The Arizona Legislature last week proposed a set of water policy bills that are more notable for the issues they don’t address than for the ones they do. The bills are silent on the most pressing water challenge Arizonans face – the declining levels of water stored in Lake Mead, and the impending probability that this long-term decline will force cutbacks in the state’s water supply. This is unfortunate, as it’s Arizona’s relationship with the Colorado River which has most strongly sustained the state’s economic growth, and prevented the collapse of its native groundwater supply. Increasingly, that relationship is becoming strained by the likelihood that the Colorado River will not be able to supply all of the water Arizona has taken from it, and the need for Arizonans to adapt to likely future shortages.
Arizona relies on the Colorado River in many ways. Communities, farms and tribes along the course of the river have direct access to its waters, and some of the highest priority claims to use them. River water also flows hundreds of miles across the desert through the Central Arizona Project canal to supply residents of Phoenix and Tucson, as well as farms across Maricopa, Pinal, and Pima Counties. In the 1960’s, in exchange for federal funds to build the canal, Arizona agreed that this water would have lower priority than water delivered to other users in California and Nevada. Complicating this picture, water delivered by CAP is also broken into higher and lower priority tiers. The important take home from all of this complexity is that Arizona is first in line for water supply cutbacks when there’s a shortage on the Colorado River.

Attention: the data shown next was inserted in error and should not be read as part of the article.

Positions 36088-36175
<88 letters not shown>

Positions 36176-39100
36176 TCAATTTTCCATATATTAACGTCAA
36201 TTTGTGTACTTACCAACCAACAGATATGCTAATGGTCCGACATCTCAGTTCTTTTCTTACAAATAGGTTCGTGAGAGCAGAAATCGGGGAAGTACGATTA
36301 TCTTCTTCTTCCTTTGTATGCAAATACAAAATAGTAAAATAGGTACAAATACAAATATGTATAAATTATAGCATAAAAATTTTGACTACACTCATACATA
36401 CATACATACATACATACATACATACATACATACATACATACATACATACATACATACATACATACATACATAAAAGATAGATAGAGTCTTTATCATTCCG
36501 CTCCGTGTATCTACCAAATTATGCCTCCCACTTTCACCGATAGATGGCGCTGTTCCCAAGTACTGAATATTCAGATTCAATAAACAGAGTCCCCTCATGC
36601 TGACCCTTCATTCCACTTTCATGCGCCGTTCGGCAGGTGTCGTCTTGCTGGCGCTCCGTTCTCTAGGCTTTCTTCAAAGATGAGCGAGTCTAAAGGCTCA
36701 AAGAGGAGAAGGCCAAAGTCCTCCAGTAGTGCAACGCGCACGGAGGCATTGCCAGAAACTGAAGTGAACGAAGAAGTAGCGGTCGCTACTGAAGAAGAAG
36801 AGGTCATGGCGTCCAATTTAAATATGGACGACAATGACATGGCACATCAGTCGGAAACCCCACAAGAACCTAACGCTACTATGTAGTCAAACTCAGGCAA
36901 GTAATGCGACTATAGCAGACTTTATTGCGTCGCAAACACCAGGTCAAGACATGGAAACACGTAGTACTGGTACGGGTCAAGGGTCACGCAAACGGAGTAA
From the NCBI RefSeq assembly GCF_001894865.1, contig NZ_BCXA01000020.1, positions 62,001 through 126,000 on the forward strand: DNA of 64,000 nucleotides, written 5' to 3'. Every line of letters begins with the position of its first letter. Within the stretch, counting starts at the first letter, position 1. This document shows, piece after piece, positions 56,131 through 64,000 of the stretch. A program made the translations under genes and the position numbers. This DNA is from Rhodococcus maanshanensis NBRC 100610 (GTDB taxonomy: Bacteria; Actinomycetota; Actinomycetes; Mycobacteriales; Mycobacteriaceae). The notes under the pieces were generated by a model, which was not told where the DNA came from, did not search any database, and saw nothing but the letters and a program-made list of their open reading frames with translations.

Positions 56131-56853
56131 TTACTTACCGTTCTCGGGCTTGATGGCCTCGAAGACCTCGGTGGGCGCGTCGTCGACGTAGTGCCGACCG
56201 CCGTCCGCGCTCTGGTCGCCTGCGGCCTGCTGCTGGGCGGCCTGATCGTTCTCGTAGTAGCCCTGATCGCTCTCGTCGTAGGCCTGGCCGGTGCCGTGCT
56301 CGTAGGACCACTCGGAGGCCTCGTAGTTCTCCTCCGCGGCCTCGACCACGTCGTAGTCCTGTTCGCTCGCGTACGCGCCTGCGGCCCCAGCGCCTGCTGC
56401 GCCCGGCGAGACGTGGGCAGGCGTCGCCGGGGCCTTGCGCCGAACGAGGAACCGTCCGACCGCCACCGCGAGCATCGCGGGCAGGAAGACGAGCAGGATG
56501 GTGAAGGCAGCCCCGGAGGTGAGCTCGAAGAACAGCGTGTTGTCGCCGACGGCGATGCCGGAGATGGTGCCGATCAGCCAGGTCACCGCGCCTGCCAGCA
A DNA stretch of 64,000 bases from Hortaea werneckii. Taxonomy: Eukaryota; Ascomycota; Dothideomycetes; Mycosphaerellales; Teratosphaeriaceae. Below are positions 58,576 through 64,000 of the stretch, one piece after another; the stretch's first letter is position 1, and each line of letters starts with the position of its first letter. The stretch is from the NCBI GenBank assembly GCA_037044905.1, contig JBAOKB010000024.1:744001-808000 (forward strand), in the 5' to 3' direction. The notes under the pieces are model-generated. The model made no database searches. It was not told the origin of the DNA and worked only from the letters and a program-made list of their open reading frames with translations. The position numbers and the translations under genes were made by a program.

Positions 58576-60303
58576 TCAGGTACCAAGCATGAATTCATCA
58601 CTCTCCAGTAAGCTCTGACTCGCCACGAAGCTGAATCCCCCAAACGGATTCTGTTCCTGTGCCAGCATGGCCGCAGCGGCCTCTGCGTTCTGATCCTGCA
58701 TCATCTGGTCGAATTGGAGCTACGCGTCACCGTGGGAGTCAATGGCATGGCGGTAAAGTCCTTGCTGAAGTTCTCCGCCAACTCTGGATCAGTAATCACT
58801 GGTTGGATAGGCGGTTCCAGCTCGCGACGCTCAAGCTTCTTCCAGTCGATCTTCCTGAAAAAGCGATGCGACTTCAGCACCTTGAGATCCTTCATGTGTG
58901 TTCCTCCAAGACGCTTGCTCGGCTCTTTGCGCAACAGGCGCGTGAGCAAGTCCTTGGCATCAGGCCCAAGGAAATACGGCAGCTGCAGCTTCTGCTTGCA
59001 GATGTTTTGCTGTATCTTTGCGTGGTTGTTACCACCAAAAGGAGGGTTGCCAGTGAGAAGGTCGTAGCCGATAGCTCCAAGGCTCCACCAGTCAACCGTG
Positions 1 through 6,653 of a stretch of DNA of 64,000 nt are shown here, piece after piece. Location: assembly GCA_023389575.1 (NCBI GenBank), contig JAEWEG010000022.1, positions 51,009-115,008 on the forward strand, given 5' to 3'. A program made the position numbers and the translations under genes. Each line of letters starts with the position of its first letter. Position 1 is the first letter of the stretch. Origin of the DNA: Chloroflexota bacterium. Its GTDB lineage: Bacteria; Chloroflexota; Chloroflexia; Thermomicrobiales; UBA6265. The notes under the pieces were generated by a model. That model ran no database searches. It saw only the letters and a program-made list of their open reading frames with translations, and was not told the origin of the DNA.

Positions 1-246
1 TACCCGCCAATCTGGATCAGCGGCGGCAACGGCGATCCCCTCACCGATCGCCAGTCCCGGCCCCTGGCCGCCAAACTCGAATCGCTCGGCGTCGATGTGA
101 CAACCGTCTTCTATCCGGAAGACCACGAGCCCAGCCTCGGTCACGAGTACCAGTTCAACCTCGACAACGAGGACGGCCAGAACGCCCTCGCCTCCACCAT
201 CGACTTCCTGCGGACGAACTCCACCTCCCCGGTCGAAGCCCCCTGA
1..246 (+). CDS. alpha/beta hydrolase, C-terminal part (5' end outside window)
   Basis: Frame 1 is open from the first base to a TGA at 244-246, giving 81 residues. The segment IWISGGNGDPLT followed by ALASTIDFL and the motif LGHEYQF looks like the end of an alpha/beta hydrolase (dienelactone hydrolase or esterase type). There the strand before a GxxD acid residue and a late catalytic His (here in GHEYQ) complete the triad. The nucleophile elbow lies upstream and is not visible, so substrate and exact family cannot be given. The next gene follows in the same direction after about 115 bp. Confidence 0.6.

Fortunately, the three states, the federal government, tribes, and Mexico have been working on solutions to sustain levels in Lake Mead, and prevent the deepest cutbacks to water users. Known as the Drought Contingency Plan, or DCP, this effort envisions an initial level of voluntary cutback in Arizona that will hopefully be enough to stave off deeper shortages, and more painful mandatory cuts. But in order to make this work, Arizona needs to have a difficult conversation about its water use, and how its future CAP supply will be used. In short, Arizona must cooperatively reach an agreement about how it will invest its water portfolio and create a fair solution for future water use. Inevitably, there will be challenges as some water users will lose their accustomed access, but without this Arizona dialogue and solution, the outcome could be more difficult for the state to bear.
Which is why the bills currently in the Legislature are so troubling. They don’t pose any solutions; they don’t reflect the progress made in discussions between water users, water providers and state leaders; they don’t show leadership on behalf of all Arizonans or the Colorado River. Arizonans can’t afford to delay a challenging conversation about the future of the River and the state’s communities for much longer. All of us should get to know our water, and the real concerns about this security of this lifeline. By knowing your water, we’ll be better able to cooperatively develop solutions and to become more flexible and efficient in the way we use our Colorado River supply. While there are undoubtedly difficult challenges ahead, there’s also an opportunity to build a better relationship with our Colorado River supply, and a better future for Arizona and the River.